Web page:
See also:

neighbors_at, neighbors_of, closest_to, overlapping, agents_overlapping, agents_inside, agent_closest_to,


int

Possible use:

  • int (any) —> int

Result:

Casts the operand into the type int


inter

Possible use:

  • container inter container —> list
  • inter (container , container) —> list
  • geometry inter geometry —> geometry
  • inter (geometry , geometry) —> geometry

Result:

the intersection of the two operands A geometry resulting from the intersection between the two geometries

Comment:

both containers are transformed into sets (so without duplicated element, cf. remove_deplicates operator) before the set intersection is computed.

Special cases:

  • if an operand is a graph, it will be transformed into the set of its nodes
  • returns nil if one of the operands is nil
  • if an operand is a map, it will be transformed into the set of its values
 
list var0 <- [1::2, 3::4, 5::6] inter [2,4]; // var0 equals [2,4] 
list var1 <- [1::2, 3::4, 5::6] inter [1,3]; // var1 equals []
  • if an operand is a matrix, it will be transformed into the set of the lines
 
list var2 <- matrix([[3,2,1],[4,5,4]]) inter [3,4]; // var2 equals [3,4]

Examples:

 
list var3 <- [1,2,3,4,5,6] inter [2,4]; // var3 equals [2,4] 
list var4 <- [1,2,3,4,5,6] inter [0,8]; // var4 equals [] 
geometry var5 <- square(10) inter circle(5); // var5 equals circle(5)

See also:

remove_duplicates, union, +, -,


interleave

Possible use:

  • interleave (container) —> list

Result:

a new list containing the interleaved elements of the containers contained in the operand

Comment:

the operand should be a list of lists of elements. The result is a list of elements.

Examples:

 
list var0 <- interleave([1,2,4,3,5,7,6,8]); // var0 equals [1,2,4,3,5,7,6,8] 
list var1 <- interleave([['e11','e12','e13'],['e21','e22','e23'],['e31','e32','e33']]); // var1 equals ['e11','e21','e31','e12','e22','e32','e13','e23','e33']


internal_at

Possible use:

  • geometry internal_at list —> unknown
  • internal_at (geometry , list) —> unknown
  • agent internal_at list —> unknown
  • internal_at (agent , list) —> unknown
  • container<KeyType,ValueType> internal_at list<KeyType> —> ValueType
  • internal_at (container<KeyType,ValueType> , list<KeyType>) —> ValueType

Result:

For internal use only. Corresponds to the implementation, for geometries, of the access to containers with [index] For internal use only. Corresponds to the implementation, for agents, of the access to containers with [index] For internal use only. Corresponds to the implementation of the access to containers with [index]

See also:

at,


internal_integrated_value

Possible use:

  • any expression internal_integrated_value any expression —> list
  • internal_integrated_value (any expression , any expression) —> list

Result:

For internal use only. Corresponds to the implementation, for agents, of the access to containers with [index]


internal_zero_order_equation

Possible use:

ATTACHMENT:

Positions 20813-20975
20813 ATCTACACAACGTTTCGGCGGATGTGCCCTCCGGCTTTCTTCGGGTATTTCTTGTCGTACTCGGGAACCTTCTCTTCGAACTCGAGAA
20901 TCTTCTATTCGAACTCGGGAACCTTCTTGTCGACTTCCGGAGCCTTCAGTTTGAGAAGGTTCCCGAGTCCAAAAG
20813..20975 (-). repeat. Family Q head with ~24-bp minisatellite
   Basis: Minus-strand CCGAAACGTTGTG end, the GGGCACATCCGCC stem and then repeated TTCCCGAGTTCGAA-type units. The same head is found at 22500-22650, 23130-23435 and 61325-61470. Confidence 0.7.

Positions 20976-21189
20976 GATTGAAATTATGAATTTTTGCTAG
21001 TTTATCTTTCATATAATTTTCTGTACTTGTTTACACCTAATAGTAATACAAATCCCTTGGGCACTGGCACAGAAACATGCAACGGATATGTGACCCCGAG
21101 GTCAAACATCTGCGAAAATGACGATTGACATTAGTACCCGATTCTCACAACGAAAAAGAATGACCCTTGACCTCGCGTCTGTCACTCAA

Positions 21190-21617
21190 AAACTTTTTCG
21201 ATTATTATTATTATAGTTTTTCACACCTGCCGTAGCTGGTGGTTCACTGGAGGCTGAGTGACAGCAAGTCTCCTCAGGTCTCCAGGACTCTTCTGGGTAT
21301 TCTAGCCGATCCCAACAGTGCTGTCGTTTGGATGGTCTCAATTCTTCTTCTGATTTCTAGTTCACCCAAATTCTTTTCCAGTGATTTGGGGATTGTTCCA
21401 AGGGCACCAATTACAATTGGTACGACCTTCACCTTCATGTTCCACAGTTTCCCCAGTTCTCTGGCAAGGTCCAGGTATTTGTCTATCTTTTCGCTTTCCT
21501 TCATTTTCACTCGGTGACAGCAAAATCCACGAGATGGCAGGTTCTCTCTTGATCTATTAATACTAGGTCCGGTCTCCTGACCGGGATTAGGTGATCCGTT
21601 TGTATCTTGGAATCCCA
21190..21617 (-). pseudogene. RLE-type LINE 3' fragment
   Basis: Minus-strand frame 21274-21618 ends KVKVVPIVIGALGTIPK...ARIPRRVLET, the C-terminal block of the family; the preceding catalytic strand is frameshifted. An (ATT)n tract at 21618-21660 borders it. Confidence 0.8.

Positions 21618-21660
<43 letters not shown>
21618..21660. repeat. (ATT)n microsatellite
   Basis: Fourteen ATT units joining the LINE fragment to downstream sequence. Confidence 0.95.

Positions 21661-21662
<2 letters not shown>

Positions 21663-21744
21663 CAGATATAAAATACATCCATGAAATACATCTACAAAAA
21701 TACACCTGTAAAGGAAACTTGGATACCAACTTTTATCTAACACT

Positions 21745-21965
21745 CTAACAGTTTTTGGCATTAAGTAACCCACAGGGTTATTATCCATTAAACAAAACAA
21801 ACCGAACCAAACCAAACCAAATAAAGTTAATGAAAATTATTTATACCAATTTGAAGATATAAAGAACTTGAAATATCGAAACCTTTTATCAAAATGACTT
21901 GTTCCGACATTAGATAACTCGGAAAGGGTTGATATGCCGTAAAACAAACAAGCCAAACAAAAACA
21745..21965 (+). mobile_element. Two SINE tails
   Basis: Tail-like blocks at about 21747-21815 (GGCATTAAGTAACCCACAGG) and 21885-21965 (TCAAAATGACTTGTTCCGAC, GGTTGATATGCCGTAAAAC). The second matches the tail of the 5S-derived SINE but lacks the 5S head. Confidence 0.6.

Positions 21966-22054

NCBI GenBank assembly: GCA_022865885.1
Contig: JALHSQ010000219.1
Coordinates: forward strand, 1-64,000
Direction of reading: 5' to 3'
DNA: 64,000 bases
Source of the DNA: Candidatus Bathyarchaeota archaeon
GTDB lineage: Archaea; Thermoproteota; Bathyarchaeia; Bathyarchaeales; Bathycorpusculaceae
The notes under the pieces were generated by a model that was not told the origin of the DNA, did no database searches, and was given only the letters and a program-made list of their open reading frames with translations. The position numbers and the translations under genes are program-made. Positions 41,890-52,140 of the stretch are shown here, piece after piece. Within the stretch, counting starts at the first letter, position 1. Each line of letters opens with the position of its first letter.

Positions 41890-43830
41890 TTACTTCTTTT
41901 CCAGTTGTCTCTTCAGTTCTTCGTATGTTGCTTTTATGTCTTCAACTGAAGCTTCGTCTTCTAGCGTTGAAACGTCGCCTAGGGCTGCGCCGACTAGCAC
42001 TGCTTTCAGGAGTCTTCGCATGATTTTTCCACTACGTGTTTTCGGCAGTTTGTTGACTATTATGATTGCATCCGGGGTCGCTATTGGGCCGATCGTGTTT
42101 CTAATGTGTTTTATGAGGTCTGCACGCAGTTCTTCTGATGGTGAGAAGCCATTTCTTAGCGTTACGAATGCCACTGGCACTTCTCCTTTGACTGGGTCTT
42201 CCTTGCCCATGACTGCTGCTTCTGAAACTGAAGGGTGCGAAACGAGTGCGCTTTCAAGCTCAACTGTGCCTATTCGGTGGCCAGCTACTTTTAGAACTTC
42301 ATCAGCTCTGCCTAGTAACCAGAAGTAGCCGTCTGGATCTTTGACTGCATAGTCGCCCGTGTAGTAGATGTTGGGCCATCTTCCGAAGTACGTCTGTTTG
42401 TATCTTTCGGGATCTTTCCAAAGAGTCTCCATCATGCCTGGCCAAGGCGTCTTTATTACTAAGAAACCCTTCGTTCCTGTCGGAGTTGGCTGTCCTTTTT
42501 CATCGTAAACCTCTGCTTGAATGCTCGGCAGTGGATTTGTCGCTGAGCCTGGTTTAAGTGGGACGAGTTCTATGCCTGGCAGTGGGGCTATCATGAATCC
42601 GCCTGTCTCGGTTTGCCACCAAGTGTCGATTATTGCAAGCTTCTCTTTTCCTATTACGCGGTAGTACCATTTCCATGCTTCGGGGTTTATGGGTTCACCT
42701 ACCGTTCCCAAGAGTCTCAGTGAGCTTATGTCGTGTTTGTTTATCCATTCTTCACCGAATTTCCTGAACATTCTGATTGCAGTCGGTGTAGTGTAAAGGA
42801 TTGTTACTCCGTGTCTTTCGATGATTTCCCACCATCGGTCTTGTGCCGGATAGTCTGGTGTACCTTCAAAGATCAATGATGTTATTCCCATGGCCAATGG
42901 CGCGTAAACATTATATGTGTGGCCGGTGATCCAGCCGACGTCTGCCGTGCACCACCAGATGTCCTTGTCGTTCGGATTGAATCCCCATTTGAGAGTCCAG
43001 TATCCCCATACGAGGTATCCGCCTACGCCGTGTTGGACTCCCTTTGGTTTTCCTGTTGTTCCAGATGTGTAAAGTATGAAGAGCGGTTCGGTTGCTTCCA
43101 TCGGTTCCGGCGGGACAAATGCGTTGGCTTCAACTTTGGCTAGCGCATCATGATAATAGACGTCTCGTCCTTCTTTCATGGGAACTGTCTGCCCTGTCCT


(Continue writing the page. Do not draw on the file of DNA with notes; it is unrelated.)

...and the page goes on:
• internal_zero_order_equation (any expression) —> float

Result:

An internal placeholder function


intersection

Same signification as inter


intersects

Possible use:

  • geometry intersects geometry —> bool
  • intersects (geometry , geometry) —> bool

Result:

A boolean, equal to true if the left-geometry (or agent/point) intersects the right-geometry (or agent/point).

Special cases:

  • if one of the operand is null, returns false.

Examples:

 
bool var0 <- square(5) intersects {10,10}; // var0 equals false

See also:

disjoint_from, crosses, overlaps, partially_overlaps, touches,


inverse

Possible use:

  • inverse (matrix) —> matrix<float>

Result:

The inverse matrix of the given matrix. If no inverse exists, returns a matrix that has properties that resemble that of an inverse.

Examples:

 
matrix<float> var0 <- inverse(matrix([[4,3],[3,2]])); // var0 equals matrix([[-2.0,3.0],[3.0,-4.0]])


inverse_distance_weighting

Same signification as IDW


is

Possible use:

  • unknown is any expression —> bool
  • is (unknown , any expression) —> bool

Result:

returns true if the left operand is of the right operand type, false otherwise

Examples:

 
bool var0 <- 0 is int; // var0 equals true 
bool var1 <- an_agent is node; // var1 equals true 
bool var2 <- 1 is float; // var2 equals false


is_csv

Possible use:

  • is_csv (any) —> bool

Result:

Tests whether the operand is a csv file.


is_dxf

Possible use:

  • is_dxf (any) —> bool

Result:

Tests whether the operand is a dxf file.


is_error

Possible use:

  • is_error (any expression) —> bool

Result:

Returns whether or not the argument raises an error when evaluated


is_finite

Possible use:

  • is_finite (float) —> bool

Result:

Returns whether the argument is a finite number or not

Examples:

 
bool var0 <- is_finite(4.66); // var0 equals true 
bool var1 <- is_finite(#infinity); // var1 equals false


is_gaml

Possible use:

  • is_gaml (any) —> bool

Result:

Tests whether the operand is a gaml file.


is_geojson

Possible use:

  • is_geojson (any) —> bool

Result:

Tests whether the operand is a geojson file.


is_gif

Possible use:

  • is_gif (any) —> bool

Result:

Tests whether the operand is a gif file.


is_gml